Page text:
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In 1972, Title IX of the Education Amendments was made law. It requires that "no person in the United States shall, on the basis of sex, be excluded from participation in, be denied the benefits of, or be subjected to discrimination under any education program or activity receiving Federal financial assistance,” giving equal opportunity to women in school activities for the first time. But while Title IX opened doors for women in all arenas of the educational system, it was taken most literally when applied to athletics programs. Requiring that schools have an equal number of male and female players, whatever the proportion of interest, forced some schools to cut back on male athletics programs, like at James Madison University in Harrisonburg, Va., which is being added to a suit against the U.S. Department of Education by Equity in Athletics Inc., after the university announced it will permanently cut 10 men's teams to comply with anti-sex-discrimination laws. NEWSWEEK’s Alexandra Gekas spoke with Jessica Gavora, vice president for policy of The College Sports Council and author of “Tilting the Playing Field” about the arguments against Title IX.

NEWSWEEK: You have spoken out critically against Title IX. I assume you are not against women being able to play sports, so what is it that you are opposed to?
Jessica Gavora:
I am not against Title IX, I am only against what it has become through its implementation. The law has been hijacked and has put government into the role of coercing schools to make it look like men and women are participating in athletics at the same rate. Doing a proportionality test forces schools to manipulate their rosters to make the gender ratios match that of the student body. And this is hard for lots of schools to do. Men and women don’t turn out to play sports at the same rate. They don’t show the same interest in sports, not to mention that these colleges and universities are increasingly female so schools end up having to make that gender ratio match. They end up cutting their men’s teams and limiting the size of the teams that do exist to make it look like men and women are equally participating in sports.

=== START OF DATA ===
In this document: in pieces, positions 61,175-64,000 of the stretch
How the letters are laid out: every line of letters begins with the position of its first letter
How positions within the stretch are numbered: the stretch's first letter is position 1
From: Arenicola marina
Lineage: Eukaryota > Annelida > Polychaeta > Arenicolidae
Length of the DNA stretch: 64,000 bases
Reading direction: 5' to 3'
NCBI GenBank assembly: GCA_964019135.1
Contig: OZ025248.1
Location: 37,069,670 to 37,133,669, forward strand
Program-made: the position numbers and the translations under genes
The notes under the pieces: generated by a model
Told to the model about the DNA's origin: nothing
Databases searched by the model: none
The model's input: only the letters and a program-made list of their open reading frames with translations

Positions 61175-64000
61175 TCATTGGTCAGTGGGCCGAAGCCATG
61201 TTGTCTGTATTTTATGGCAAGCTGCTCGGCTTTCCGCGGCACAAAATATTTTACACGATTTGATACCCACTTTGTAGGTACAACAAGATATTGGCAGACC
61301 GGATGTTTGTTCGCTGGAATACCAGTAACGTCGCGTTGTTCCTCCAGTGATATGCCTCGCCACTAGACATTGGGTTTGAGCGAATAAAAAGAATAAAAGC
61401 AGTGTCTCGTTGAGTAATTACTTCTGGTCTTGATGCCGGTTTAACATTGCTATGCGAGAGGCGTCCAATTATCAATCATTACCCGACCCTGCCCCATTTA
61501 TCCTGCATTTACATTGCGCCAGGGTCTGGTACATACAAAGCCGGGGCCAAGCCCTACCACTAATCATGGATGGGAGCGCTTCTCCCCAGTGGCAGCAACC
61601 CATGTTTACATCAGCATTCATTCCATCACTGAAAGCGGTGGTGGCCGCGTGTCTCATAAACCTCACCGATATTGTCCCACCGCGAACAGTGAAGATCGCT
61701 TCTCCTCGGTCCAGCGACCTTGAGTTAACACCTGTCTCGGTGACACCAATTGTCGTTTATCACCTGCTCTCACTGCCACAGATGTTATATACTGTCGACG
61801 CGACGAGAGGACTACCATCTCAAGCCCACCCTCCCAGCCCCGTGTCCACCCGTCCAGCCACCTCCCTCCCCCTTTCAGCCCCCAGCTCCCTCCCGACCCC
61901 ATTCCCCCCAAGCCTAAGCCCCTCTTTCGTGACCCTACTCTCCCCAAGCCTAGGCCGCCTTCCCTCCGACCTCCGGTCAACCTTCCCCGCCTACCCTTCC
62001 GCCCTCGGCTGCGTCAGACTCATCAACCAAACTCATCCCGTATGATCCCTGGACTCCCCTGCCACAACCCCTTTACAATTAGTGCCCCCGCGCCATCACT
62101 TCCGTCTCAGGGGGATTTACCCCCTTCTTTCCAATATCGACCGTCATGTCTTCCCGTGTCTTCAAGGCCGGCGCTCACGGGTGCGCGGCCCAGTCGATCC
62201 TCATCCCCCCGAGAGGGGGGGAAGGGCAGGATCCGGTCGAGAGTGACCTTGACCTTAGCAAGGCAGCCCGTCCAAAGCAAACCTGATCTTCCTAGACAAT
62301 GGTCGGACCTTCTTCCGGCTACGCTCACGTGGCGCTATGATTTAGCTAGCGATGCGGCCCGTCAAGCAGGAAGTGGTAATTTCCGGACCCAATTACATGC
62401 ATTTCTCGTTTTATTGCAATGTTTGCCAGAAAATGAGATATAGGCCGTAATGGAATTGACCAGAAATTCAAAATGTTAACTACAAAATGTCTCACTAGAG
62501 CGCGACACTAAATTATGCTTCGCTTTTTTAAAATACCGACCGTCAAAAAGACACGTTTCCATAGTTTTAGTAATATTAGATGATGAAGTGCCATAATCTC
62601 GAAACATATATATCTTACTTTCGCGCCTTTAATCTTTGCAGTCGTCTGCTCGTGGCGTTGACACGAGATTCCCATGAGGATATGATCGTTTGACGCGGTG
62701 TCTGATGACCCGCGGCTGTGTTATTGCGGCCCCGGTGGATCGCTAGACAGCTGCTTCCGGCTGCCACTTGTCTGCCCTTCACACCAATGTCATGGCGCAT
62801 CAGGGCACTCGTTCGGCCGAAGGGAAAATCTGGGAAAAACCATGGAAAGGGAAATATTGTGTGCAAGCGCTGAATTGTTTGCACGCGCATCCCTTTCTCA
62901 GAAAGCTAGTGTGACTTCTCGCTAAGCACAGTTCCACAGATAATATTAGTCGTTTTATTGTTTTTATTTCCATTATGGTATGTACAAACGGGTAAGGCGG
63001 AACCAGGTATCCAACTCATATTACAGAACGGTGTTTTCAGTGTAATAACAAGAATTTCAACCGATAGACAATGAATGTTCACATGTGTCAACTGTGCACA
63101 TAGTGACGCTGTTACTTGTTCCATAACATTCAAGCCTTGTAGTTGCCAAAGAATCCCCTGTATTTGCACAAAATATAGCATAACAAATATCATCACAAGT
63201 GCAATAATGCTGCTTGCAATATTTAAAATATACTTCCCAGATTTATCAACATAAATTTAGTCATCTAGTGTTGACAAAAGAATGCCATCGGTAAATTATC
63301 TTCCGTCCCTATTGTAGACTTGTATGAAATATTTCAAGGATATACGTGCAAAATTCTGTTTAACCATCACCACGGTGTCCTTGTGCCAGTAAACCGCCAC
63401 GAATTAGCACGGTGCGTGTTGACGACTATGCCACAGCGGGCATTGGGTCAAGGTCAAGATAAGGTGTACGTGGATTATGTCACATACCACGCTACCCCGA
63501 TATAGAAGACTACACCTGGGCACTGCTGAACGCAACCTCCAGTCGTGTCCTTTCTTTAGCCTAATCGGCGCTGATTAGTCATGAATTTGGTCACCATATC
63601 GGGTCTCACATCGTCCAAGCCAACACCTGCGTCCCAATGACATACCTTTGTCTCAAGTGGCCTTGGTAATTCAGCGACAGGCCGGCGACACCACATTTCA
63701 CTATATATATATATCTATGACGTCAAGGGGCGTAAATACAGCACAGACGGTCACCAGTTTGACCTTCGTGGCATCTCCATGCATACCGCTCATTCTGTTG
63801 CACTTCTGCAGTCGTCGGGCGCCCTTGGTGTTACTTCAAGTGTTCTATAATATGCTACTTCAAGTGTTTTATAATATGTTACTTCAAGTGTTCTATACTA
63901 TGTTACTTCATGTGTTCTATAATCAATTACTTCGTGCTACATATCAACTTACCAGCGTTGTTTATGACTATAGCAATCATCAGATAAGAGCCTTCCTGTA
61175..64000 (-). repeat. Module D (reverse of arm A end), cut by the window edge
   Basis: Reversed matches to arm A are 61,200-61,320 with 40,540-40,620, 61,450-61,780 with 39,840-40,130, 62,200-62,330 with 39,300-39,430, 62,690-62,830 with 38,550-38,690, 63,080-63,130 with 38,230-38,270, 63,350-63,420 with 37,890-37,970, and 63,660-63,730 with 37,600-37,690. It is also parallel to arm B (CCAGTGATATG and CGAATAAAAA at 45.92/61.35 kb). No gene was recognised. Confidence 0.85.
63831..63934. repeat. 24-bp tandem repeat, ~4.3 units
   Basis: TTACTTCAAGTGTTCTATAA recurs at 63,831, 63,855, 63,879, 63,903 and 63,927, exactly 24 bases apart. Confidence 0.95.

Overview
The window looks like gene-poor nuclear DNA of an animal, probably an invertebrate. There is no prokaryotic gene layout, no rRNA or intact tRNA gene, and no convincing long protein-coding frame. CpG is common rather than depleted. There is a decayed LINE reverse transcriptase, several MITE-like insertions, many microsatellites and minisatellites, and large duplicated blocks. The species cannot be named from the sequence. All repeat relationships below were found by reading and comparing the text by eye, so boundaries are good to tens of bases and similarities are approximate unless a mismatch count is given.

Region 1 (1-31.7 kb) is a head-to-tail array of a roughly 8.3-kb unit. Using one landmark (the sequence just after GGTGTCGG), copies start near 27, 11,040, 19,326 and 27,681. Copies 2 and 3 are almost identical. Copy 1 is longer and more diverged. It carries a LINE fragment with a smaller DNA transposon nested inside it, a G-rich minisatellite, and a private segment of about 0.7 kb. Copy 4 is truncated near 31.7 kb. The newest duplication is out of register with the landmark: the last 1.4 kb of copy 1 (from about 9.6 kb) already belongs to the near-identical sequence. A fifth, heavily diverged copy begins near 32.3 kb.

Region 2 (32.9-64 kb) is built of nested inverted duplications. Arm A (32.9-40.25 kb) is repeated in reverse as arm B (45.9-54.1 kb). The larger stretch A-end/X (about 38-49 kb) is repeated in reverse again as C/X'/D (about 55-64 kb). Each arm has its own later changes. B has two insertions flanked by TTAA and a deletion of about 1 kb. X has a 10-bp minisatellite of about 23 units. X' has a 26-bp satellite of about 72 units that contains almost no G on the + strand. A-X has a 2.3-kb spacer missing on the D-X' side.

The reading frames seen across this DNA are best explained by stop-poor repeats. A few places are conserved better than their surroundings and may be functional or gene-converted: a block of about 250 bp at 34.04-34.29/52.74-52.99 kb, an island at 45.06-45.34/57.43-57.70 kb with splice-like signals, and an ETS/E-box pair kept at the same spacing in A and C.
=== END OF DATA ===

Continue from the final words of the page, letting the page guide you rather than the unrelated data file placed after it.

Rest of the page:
Do you advocate getting rid of Title IX?
I do think we still need title IX. I think that everybody in our educational institutions deserves protection against sex discrimination. I think that’s an important part of equality in this country. But we need to change the way we are judging schools. They need to be able to offer sports on the basis of student interest. That’s why we applauded the student interest survey, [which surveyed the student body based on interest in athletics, allowing for representative sports teams] because right now we have this very arbitrary numerical formula that we are applying and it’s hurting athletes. Not just male athletes, but female athletes on small roster squads. Women who play smaller roster sports don’t get the same opportunity.

What do you think needs to be changed in Title IX to make it work better?
This is the real sticking point right now; it’s the only area that needs improvement. Title IX speaks to lots of things, equal facilities, practice times and all these other comparisons for complying with the law that are perfectly fine. It’s this participation question. How do we decide what’s fair when we’re segregating our athletics by sex? This is the only controversial question with Title IX as far as I’m concerned and it needs to be settled with an interest survey. Women today are aware of their options, they’re very athletic; they know what they want to do. They should be able to say what they want to do. We don’t apply this same test, [which requires the gender ratio of athletics to match the gender ratio of the student body] to any other area of education. We don’t apply it to engineering, and I would probably say it’s more important that we have more female engineers than female equestrians.